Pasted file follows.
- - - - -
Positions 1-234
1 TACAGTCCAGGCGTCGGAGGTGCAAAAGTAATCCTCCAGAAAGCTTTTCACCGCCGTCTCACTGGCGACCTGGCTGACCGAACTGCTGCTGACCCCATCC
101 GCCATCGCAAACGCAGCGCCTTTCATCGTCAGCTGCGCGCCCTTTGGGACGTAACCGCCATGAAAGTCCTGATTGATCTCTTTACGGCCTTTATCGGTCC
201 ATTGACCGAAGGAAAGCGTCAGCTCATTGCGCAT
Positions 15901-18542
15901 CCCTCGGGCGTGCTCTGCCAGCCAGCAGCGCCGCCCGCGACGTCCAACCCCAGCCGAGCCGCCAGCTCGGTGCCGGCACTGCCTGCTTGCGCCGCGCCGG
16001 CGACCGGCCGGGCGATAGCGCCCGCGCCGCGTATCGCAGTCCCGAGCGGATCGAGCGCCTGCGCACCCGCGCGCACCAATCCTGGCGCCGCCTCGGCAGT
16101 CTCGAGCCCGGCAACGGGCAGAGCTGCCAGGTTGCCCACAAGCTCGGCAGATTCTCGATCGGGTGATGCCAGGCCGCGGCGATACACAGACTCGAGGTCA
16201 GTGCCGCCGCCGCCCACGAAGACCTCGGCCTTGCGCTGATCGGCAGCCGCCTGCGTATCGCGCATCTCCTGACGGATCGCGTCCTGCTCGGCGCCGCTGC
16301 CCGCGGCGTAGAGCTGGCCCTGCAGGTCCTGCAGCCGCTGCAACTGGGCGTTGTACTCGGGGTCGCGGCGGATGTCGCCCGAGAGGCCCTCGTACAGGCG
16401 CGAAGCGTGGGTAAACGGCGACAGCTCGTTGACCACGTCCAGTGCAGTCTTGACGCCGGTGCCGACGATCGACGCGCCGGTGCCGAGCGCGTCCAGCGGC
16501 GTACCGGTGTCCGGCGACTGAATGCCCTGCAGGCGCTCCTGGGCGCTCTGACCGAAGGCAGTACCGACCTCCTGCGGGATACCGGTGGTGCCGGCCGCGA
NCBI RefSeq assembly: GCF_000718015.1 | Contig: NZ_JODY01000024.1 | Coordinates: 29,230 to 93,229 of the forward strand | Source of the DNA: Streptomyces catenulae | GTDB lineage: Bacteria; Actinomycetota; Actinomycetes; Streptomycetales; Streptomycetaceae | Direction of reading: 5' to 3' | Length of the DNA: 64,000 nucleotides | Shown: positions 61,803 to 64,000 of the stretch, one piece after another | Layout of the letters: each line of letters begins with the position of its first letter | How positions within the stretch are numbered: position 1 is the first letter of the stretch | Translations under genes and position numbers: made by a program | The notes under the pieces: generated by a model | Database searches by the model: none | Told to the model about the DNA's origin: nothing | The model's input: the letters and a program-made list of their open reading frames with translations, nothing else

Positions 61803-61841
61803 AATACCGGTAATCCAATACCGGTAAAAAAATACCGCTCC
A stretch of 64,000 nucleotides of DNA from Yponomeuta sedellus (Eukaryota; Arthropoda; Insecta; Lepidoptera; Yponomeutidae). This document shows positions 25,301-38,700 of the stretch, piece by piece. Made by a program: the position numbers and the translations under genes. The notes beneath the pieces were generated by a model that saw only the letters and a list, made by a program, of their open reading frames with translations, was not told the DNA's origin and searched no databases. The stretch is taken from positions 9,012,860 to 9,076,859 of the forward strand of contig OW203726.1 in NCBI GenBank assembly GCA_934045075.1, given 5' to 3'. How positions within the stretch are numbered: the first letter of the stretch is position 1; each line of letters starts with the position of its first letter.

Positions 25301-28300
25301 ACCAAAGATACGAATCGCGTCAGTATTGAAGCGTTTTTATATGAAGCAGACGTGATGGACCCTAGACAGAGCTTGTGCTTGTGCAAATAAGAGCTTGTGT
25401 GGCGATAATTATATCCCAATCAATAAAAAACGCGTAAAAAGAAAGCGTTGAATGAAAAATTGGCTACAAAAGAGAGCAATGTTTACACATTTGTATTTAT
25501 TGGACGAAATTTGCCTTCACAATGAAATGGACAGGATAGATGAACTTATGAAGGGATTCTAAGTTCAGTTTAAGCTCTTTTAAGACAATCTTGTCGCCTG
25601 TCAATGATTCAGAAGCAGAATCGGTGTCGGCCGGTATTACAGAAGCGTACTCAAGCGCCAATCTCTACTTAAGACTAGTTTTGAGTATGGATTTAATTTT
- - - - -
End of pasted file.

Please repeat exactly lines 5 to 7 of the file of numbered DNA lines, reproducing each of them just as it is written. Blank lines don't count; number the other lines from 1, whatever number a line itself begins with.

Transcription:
Positions 15901-18542
15901 CCCTCGGGCGTGCTCTGCCAGCCAGCAGCGCCGCCCGCGACGTCCAACCCCAGCCGAGCCGCCAGCTCGGTGCCGGCACTGCCTGCTTGCGCCGCGCCGG
16001 CGACCGGCCGGGCGATAGCGCCCGCGCCGCGTATCGCAGTCCCGAGCGGATCGAGCGCCTGCGCACCCGCGCGCACCAATCCTGGCGCCGCCTCGGCAGT